Power Poll members express their displeasure with the School Board in this first of two installments
A dysfunctional School Board is considered the biggest impediment to improving Metro Nashville Public Schools, according to the most recent Nashville Banner Power Poll. A “lack of bold, cohesive vision” and “insufficient funding” rank closely together as the second and third barriers to improvement. An “ineffective central office” was listed as a relatively distant fourth.
The theme of School Board dysfunction was a recurring one throughout the survey. For instance, Power Poll members were asked to rate the effectiveness of the School Board, from 1 to 5 (low to high). Only 1% gave the Board a 5, the highest grade possible. 40% gave it the worst grade possible, that being a 1.
Negativity towards the School Board also came in response to this question: “Do you feel the search for a new director has been hampered by the ineffectiveness of our School Board?” 84% said yes, while 16% said no. As is widely known, the director search has been in a bad place for some time now. More on that later.
ABOUT THE SURVEY
This survey of 819 Power Poll members was taken Dec. 9 through Dec. 13. 283 members responded, for a response rate of 35%. The Power Poll is not a scientific measure of the broad electorate. It is, instead, a measure of how influential and powerful Nashvillians view issues facing the city. Responses are anonymous. Power Poll members come from non-profits, politics, government, Music Row, law firms, neighborhood groups, labor unions, and many other avenues of life here. Members share an ability to shape the narrative of the city and influence the discussion. To view the complete list of Power Poll members, click here.
AND NOW, SOME PUBLIC EDUCATION BACKGROUND
After arriving in 2009 as director of Metro Nashville Public Schools, Jesse Register announced in the fall of 2014 that he would be stepping down. His contract ended last June. An effort by the Board to replace him, assisted by an outside search firm, failed. Among other problems, the search firm came to loggerheads with the Board. Some on the Board—and many others in the public—thought that the list of finalists prepared by the search firm was weak. An offer was ultimately made to to the director of schools in Williamson County—and he appeared to accept the job. But at the last minute, he backed out, leaving the Board, and the system, in the lurch.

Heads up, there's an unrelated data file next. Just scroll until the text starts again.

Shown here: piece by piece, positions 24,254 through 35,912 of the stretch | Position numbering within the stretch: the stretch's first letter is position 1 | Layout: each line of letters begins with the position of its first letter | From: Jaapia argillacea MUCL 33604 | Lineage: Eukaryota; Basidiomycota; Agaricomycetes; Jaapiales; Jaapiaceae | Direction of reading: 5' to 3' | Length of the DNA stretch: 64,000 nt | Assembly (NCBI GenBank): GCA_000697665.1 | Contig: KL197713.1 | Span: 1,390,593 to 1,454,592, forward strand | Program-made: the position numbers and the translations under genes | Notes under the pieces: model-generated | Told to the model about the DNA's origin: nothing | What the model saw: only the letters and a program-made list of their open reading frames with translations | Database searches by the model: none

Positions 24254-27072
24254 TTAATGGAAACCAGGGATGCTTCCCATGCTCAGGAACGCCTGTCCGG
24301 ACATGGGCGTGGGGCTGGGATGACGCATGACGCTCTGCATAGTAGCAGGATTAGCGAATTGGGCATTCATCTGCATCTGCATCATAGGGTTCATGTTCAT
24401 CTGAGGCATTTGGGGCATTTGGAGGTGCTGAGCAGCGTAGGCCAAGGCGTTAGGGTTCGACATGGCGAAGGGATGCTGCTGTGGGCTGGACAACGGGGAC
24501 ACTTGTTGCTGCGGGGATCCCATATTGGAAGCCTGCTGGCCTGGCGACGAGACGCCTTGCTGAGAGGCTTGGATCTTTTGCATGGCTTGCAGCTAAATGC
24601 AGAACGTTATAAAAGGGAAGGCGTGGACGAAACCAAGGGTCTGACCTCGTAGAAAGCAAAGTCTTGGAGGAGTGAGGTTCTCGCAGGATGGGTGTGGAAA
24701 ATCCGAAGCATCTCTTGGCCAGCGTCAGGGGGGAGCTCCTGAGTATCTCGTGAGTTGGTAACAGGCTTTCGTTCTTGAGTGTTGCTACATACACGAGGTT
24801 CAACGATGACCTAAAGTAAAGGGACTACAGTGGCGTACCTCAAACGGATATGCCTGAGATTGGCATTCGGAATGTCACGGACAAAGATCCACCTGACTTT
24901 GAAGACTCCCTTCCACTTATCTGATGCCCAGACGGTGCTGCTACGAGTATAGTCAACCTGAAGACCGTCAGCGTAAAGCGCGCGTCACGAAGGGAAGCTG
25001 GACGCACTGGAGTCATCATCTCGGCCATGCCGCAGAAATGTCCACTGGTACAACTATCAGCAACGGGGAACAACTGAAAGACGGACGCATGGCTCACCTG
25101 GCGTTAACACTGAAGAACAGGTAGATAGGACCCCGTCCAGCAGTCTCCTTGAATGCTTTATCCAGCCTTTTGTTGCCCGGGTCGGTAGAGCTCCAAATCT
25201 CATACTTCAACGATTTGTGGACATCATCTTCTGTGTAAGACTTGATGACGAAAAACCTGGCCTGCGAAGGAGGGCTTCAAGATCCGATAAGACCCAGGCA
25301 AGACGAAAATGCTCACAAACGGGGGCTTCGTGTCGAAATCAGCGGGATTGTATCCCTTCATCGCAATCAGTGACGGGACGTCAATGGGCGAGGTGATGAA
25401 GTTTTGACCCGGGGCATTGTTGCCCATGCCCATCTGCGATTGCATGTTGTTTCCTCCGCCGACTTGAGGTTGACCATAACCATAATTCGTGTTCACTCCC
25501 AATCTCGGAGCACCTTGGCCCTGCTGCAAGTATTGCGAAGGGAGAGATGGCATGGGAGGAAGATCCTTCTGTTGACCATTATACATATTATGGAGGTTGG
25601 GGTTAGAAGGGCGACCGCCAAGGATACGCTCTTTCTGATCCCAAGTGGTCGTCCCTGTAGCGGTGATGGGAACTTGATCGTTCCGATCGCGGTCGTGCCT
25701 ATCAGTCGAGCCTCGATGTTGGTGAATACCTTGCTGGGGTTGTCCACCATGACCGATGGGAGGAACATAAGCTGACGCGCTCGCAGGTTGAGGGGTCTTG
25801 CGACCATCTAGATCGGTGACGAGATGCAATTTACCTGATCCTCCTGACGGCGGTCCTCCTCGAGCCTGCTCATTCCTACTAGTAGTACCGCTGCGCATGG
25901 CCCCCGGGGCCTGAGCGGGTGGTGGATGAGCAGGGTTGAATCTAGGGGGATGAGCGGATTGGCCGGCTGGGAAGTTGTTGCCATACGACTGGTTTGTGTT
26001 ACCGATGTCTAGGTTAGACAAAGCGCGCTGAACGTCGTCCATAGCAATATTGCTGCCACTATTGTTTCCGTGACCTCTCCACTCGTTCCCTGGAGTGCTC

The director search goes on, under the auspices of Sharon Gentry, the School Board’s chairwoman. Chris Henson, who has served the school district for many years as Chief Financial Officer, has been named Interim Director. A committee of prominent community leaders has been established to assist the search. But for many reasons, finding a good director in the here and now is an unbelievably daunting task.
Reason number one is the fractured nature of the Board. Divisions have raged for years now and reflect sharp ideological differences, many of which have to do with expanding charter schools. Often these bitter disagreements have leaped out into social media in jaw-droppingly acerbic posts, with attacks levied at the state Education Department, journalists, school principals, and more. In PR terms, the optics suck. To any prospective schools director, who would be seeking a supportive Board with a common vision, the fruit basket welcoming him to town is glow-in-the-dark radioactive.
Reason number two as to why it’s going to be difficult to find a new director is the timetable. School Board elections loom. Five members of the Board are up for reelection in August. State law sets timelines around when school directors can be appointed. No Board can enter into a contract with a schools director 45 days prior to a School Board election and lasting until 30 days after the election. Thus, if you were to do the math, a new director will have to be appointed by at least June 20, 2016. That may sound like a long time from now, but given the circumstances, it’s tight. The clock ticks.